TUI AG Secures Government Bridge Loan to Weather COVID-19 Shutdown

The TUI Cruises vessel Mein Schiff 3 at Tallinn, Estonia, 2017 (file image)

Published Apr 8, 2020 5:45 PM by The Maritime Executive

European travel and cruise giant TUI AG has secured a $2 billion bridge loan from the German policy bank KfW in order to reduce the impact of the COVID-19 crisis. The deal gives TUI access to credit and cash totaling nearly $3.4 billion.

The loan will be provided via TUI's existing credit line with its commercial bankers, and it is still subject to their approval. The terms require that TUI must waive dividend payments to its shareholders for the duration of the loan. 

In a statement, TUI noted that if it were not for the novel coronavirus, it would have been headed for an exceptional season. Its bookings in January 2020 were the strongest in any month in the company's history.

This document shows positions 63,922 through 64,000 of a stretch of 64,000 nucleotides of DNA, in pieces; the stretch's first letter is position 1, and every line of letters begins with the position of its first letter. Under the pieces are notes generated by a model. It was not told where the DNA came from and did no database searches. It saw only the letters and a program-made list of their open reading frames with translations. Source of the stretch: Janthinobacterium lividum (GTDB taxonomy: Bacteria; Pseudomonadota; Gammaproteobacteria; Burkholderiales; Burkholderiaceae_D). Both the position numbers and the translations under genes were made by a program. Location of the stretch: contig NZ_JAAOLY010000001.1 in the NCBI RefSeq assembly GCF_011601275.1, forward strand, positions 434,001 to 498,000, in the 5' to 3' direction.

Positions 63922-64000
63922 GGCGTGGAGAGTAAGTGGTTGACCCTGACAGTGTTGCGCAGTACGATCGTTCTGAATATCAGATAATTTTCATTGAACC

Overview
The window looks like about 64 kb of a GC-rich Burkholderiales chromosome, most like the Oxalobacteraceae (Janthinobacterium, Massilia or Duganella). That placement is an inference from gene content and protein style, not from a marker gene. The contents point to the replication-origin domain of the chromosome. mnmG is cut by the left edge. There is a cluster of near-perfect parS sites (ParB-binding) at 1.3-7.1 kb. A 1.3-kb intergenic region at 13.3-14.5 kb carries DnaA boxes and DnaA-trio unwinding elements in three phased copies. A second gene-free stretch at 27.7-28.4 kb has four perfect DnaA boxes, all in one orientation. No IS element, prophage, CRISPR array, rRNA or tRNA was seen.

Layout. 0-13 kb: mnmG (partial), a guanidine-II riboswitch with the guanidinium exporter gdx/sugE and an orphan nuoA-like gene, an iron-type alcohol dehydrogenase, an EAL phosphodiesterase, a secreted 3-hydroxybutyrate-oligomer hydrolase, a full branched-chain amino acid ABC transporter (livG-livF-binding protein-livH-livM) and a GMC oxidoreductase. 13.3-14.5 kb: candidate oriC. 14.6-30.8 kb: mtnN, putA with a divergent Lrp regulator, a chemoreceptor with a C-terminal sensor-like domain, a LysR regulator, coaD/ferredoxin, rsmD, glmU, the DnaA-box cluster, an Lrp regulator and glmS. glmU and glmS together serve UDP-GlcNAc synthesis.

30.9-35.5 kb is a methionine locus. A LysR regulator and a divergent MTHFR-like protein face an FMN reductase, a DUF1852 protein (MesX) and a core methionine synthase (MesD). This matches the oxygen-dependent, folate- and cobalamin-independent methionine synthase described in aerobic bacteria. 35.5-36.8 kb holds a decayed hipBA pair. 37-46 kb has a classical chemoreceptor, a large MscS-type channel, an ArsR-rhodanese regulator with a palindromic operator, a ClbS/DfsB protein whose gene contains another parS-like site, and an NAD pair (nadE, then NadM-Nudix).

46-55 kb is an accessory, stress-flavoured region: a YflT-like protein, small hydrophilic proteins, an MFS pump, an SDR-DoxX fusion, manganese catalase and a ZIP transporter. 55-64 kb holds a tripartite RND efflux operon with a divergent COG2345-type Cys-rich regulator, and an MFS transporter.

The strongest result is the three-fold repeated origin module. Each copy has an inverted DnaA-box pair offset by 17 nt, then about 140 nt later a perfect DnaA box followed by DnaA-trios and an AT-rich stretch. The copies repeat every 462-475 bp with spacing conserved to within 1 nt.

"TUI is a very healthy company. We were economically successful before the crisis and will be again after the crisis. Our business model is intact and we have over 21 million loyal customers. However, we are currently facing unprecedented international travel restrictions. As a result, we are temporarily a company with no product and no revenue," said TUI CEO Fritz Joussen in a statement. "The commitment of the KfW bridge loan is an important first step for TUI to successfully bridge the current exceptional situation."

Like most companies in the sector, TUI has suspended almost all of its cruise, hotel, flight and tour operations due to the risk of spreading the novel coronavirus. On Wednesday, it let its UK customers know that it would be canceling its Marella cruise holidays through May 31 and would delay the launch of a river cruise offering until November 26. 

"We are constantly monitoring the situation and will start taking people on holiday again as soon as we are able to do so. At this point in time, nobody can accurately predict when that will be," the company said. 

Together with Royal Caribbean, TUI AG owns half of TUI Cruises, which competes with Carnival's AIDA brand in the German cruise market.